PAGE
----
Click here to read reviewer Luan Gaines' take on The Kill.
Writing with energy, flair and portraying her police heroes through sharp and witty dialogue, Casey propels what is essentially a police procedural into a rumination on police corruption. Narrated in the first-person voice of DC Maeve Kerrigan, Casey highlights the inherent pressures of a murder investigation, and the entrenched misogyny that still exists in Londonís Metropolitan Police, a force that remains dominated by men. From Kerriganís boss, handsome Charles Godley, to petulant DI Josh Derwent and the other detectives on the squad who seem to resent Maeve at every turn, we see how Maeve is inadvertently hijacked by her own accomplishments as a career detective.
The wedding of a co-worker in a tiny
13th-century church in the middle of a postcard-perfect Suffolk village is crammed with most of the Metís finest,
but the horrific murder of policeman Terrance Hammond calls the team back to London in middle of the night. Although Hammondís brutal shooting in his car in Richmond Park is tragic in its own right, the deeper issue is the camaraderie between the three detectives--Maeve, Josh and Charles--a relationship that becomes strained under the weight of institutional arrogance, racism, and the public perception that the police are out of touch with the communities it is supposed to serve. The blame has been placed squarely at the Metís door, almost as if Hammond were a legitimate target.
At first Hammondís body and the crime itself offer few clues, except that the gunshot wounds to the head and chest signify that he was probably caught in an uncompromising position with someone,
whether a man or a woman. But who would shoot a man on his way home from work who was perhaps having sex in a public park? Was he was killed because of something he did or because of what he was? Godley orders Kerrigan and Derwent to find out any gossip, especially whether Hammond was sleeping with someone other than his wife.
Breaking the news to Julie Hammond and her daughter, Vanessa generates few clues; Julie reeks of insouciance and stubbornness, brisk rather than angry and matter-of-fact rather than upset. Vanessa seems unable to cope, the blood draining from her face when she learns of her fatherís brutal death. The crime is evidently a homicide, requiring the tedious legwork of tracking down various gun clubs throughout greater London as well as re-interviewing Vanessa and her student councilor in order to try to understand Terranceís world. Of particular interest are his movements on the days leading up to his murder, the trail leading the team to surmise that Hammond was a bad husband and father and a so-so cop.
Casey contrasts the slow investigation with the differing personalities of Maeve and Josh. Josh is not as tough as he first presents himself. He worships Godley with a blind, unswerving loyalty
which Godley earned when they worked together years before. For her part, Maeve is faced with a tough nemesis in Godley as he ushers in a flurry of recriminations when he catches her reading his text messages. At first, Godley sees promise in rough-edged Maeve as does Josh, who secretly admires her enthusiasm and curiosity. Teaming Josh and Maeve together is not without its problems: Maeve is used to the usual friction and Joshís off-color, crude remarks, but she is unprepared for the rift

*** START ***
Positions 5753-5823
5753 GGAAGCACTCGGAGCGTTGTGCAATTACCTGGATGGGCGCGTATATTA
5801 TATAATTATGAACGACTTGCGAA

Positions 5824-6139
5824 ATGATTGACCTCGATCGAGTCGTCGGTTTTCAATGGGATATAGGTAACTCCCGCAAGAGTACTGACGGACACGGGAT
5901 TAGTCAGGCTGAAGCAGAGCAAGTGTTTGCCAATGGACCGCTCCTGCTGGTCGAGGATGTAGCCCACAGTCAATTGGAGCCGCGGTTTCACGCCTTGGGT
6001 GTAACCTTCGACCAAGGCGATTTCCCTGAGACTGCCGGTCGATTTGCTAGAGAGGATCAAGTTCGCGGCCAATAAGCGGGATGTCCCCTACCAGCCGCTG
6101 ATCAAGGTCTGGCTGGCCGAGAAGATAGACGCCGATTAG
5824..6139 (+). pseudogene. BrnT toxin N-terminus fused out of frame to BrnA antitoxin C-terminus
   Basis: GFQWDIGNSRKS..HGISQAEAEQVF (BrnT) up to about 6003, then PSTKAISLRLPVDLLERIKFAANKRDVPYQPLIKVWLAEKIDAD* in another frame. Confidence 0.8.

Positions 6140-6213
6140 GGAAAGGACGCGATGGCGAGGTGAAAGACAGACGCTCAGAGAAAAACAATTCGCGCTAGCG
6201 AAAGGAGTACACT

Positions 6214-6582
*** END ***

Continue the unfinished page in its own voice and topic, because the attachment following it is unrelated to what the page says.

that arises between them. Josh is impetuous smart-mouthed, too eager to go off on his own tangent and also impatient that Maeve wonít confide in him their bossĎs secrets.
When another tragic police shooting occurs, this time at the working-class housing complex of Maudlin Estate, it soon becomes clear that someone is lashing out at the police. The crime, involving the death of a number of officers, is even more bloody and chaotic than Hammondís murder. From the suspects to the suspicious public to the police who are being targeted, an intricate balance is required until the case is solved. The inhabitants of the Maudlin Estate
have been provoked by heavy-handed patrols, and clearly thereís resentment. Josh and Maeve donít know why those officers were targeted; Maeve at first thinks the answer is on the estate, someone outside who is setting them up.
The murders continue, and the authorities at the Metís highest level race to find what is rapidly shaping up to be two killers. From the exclusive London gun clubs to an affable constable who once worked with Hammond, to the Maudlin Estates and a group of young thugs out for blood, to the relentless press core who demand to know the latest developments, Josh and Maeve are tested by the delicate filaments of intuition that lead them from one suspect to another, and to the long-held animosities that perhaps hold the pivotal clue to solving the case. Before the novel ends, Maeve will have to come to grips with her relationship with her boyfriend, Rob, although the answers she seeks will put her in unexpected danger. Josh, meanwhile, is a fairly typical macho archetype: a hard-edged, gutsy cop right on the edge of reason. As Josh fights to keep his career in check, Casey imbues him with just the right mix of integrity and volatility.
The Kill is a puzzling, intricate murder thriller whose solution packs a horrific double-punch. Readers will find themselves turning page after page of this compelling and addictive novel to learn so much more about the mystery and its characters. And thereís good news for Casey fans: the open-ended finish to the book suggests another great story is yet to come.